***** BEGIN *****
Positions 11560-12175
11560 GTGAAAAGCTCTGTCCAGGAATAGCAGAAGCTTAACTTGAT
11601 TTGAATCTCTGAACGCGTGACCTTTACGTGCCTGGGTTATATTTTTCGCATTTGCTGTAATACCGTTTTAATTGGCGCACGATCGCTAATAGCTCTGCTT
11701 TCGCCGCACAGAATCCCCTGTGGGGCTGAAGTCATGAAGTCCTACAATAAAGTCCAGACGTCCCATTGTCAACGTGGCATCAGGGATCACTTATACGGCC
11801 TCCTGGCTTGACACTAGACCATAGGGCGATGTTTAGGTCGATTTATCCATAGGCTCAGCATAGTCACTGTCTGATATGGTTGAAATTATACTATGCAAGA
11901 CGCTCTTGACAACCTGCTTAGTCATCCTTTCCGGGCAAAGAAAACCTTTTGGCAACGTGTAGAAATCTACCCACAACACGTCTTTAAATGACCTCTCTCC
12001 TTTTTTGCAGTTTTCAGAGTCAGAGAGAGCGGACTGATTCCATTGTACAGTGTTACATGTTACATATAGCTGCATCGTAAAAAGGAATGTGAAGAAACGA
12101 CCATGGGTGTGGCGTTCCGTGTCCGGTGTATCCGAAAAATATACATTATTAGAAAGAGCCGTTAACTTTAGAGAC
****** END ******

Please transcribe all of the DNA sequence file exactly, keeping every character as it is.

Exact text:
Positions 11560-12175
11560 GTGAAAAGCTCTGTCCAGGAATAGCAGAAGCTTAACTTGAT
11601 TTGAATCTCTGAACGCGTGACCTTTACGTGCCTGGGTTATATTTTTCGCATTTGCTGTAATACCGTTTTAATTGGCGCACGATCGCTAATAGCTCTGCTT
11701 TCGCCGCACAGAATCCCCTGTGGGGCTGAAGTCATGAAGTCCTACAATAAAGTCCAGACGTCCCATTGTCAACGTGGCATCAGGGATCACTTATACGGCC
11801 TCCTGGCTTGACACTAGACCATAGGGCGATGTTTAGGTCGATTTATCCATAGGCTCAGCATAGTCACTGTCTGATATGGTTGAAATTATACTATGCAAGA
11901 CGCTCTTGACAACCTGCTTAGTCATCCTTTCCGGGCAAAGAAAACCTTTTGGCAACGTGTAGAAATCTACCCACAACACGTCTTTAAATGACCTCTCTCC
12001 TTTTTTGCAGTTTTCAGAGTCAGAGAGAGCGGACTGATTCCATTGTACAGTGTTACATGTTACATATAGCTGCATCGTAAAAAGGAATGTGAAGAAACGA
12101 CCATGGGTGTGGCGTTCCGTGTCCGGTGTATCCGAAAAATATACATTATTAGAAAGAGCCGTTAACTTTAGAGAC